5 Ways to Develop a More Collaborative Finance Team

Multi-Ethnic Group of Business People Planning--financial collaboration.

Remember “Who Moved My Cheese?” the classic business book that used some mice to exemplify the challenges and opportunities presented by change in the workplace?

Well, when it comes to FP&A in recent years, the cheese has not only moved. You could make a sound argument that it’s been eaten as well.

Put another way, CFOs and finance pros are dealing with a double-whammy spawned by swift and unprecedented change. For starters, the amount and complexity of data to be managed and analyzed has grown exponentially. Yet beyond that lies another seismic shift in the expectations of FP&A—the increasing demand to effectively collaborate with internal partners on an ongoing basis to improve planning and decision making, and, ultimately, drive better business results.

Key to that effort is moving away from static approaches to planning and toward an active planning model. Active planning involves generating broad and deep engagement of the planning process across the organization.

Here are five actions that can help you get started on the path to better collaboration.

Watch the webcast “Building a Collaborative Budgeting and Planning Process”

1. Rethink collaboration
Because collaboration has become such a well-worn buzzword, people too often dismiss it as a feel-good corporate initiative rather than a tool for getting better results and improving performance. When done right, experts say, collaboration resembles more of a structured, methodical, and goal-oriented process as opposed to colleagues simply cooperating with one another. For example, a successful collaboration might entail sitting down with the heads of product development and sales to figure out how to deploy capital and resources so the company can launch a new product six months faster than originally planned.

2. Conduct a collaboration audit
So what stands in the way of greater collaboration at your organization? Are there physical or geographic barriers? Communication disconnects? Siloed departments or turf battles? Does excessive focus on process create logjams or drain the momentum of collaborative efforts? If collaboration is happening in pockets, then how and why? By stepping back and conducting a clear-eyed assessment, you can raise greater awareness of the barriers to collaboration and propose some targeted training and process improvements.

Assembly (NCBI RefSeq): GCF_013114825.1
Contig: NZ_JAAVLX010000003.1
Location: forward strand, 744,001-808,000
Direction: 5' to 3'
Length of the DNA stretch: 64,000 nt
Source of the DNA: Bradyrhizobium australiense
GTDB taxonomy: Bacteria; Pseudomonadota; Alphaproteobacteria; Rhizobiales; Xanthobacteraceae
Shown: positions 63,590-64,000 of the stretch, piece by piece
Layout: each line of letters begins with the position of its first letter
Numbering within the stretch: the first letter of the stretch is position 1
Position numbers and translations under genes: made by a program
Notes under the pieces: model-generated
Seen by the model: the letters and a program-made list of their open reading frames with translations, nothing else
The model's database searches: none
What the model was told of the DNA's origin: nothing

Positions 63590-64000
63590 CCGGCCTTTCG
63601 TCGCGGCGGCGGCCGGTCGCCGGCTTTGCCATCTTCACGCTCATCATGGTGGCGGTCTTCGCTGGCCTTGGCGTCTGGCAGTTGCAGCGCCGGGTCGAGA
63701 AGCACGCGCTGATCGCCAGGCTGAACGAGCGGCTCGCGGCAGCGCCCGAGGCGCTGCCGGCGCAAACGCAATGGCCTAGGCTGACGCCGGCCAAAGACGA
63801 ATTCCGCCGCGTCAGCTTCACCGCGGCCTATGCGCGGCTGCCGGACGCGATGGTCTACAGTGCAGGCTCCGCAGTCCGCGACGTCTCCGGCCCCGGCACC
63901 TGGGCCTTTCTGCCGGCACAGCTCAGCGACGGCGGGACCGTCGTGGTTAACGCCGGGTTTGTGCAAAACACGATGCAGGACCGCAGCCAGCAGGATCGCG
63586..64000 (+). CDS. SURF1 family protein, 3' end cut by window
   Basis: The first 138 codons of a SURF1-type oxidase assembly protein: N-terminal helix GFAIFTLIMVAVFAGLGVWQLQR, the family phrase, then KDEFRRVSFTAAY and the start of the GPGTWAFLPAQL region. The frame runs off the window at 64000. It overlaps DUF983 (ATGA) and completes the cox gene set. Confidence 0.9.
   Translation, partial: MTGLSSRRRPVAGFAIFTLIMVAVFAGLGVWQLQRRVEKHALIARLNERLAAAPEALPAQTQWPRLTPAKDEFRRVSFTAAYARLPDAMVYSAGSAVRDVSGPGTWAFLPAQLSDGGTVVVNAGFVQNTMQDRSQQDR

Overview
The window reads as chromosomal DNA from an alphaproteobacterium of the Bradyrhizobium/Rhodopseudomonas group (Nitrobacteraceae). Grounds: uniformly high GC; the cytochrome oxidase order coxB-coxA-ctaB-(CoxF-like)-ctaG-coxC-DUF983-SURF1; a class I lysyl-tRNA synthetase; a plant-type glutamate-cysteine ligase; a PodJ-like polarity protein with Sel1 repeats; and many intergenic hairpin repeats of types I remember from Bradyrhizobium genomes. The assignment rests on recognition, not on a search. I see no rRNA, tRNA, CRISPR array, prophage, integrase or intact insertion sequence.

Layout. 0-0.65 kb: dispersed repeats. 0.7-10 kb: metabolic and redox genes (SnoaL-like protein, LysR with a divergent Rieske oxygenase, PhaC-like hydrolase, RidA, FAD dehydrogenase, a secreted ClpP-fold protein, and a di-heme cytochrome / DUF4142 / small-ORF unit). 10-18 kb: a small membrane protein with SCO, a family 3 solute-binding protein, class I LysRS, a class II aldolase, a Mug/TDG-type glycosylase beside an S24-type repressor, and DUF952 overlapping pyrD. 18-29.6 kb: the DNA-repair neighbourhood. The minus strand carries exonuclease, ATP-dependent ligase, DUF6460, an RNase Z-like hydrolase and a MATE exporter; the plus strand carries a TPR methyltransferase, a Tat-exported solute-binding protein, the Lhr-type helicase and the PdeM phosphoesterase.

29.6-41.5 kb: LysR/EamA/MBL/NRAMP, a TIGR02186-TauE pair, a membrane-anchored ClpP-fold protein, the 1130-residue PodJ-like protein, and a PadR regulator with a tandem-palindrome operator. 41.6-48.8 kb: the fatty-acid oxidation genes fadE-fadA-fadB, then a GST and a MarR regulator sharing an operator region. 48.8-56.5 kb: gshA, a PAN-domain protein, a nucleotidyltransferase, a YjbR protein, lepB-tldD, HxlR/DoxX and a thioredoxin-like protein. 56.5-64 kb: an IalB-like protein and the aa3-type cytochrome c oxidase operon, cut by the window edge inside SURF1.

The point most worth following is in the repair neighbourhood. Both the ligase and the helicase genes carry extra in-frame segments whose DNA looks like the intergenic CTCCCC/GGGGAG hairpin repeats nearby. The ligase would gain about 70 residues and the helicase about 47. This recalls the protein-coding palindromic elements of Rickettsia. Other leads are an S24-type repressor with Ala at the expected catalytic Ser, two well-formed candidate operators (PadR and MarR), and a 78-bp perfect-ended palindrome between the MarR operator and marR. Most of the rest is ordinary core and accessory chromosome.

3. Create shared purpose
Reminding your finance colleagues and business partners of the larger mission helps them see how their contributions support and align with the broader strategic goals of the company. The key first step is to define the specific goal you are trying to achieve and then map out end-to-end work needed to get there. Through this process, participants begin to see the unique role their team will play in the collaboration.

4. Leverage tools and technology
Colleagues in other departments will be more apt to collaborate with finance if they see the benefits of doing so. The tools that finance executives have come to rely on can help make that happen. For instance, dashboards can provide real-time insights and analytics into past, current, and future performance of teams or track metrics that are related to specific projects and also aligned with broader corporate objectives. When managers begin to see the value of tracking their results and the performance of their teams, they will be far more open to collaboration.

5. Provide positive feedback.
One great aspect of collaboration is that it provides opportunities to praise and highlight the success of both your team and their collaborators throughout the organization. Make sure to highlight even small victories and give credit to those collaborators who made a difference. The next time you need their partnership, odds are they will be more than happy to collaborate for better results.

Our CFO Indicator Q4 2016 report reveals that while 85% of CFOs say their teams have direct access to the financial and operational data needed to generate accurate reports, it is the non-value-added tasks—like data gathering, verifying accuracy, and formatting reports—that take time away from the strategic analysis desired by top management and other stakeholders. Most CFOs also cite data integration as the biggest technology hurdle to gaining actionable reporting information, given the increasing need to report on both financial and operational data typically housed in disparate, unconnected systems. Read our other CFO Indicator reports here.

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